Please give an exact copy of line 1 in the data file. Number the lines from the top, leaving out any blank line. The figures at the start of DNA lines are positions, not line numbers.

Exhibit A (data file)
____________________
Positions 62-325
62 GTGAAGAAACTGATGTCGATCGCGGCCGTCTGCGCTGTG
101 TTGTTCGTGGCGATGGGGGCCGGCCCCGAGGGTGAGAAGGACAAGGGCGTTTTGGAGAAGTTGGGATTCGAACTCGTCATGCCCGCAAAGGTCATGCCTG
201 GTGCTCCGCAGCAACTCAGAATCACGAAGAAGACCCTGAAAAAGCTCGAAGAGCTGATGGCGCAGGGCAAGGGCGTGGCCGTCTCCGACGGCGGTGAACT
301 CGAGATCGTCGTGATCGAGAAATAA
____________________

Positions 62-325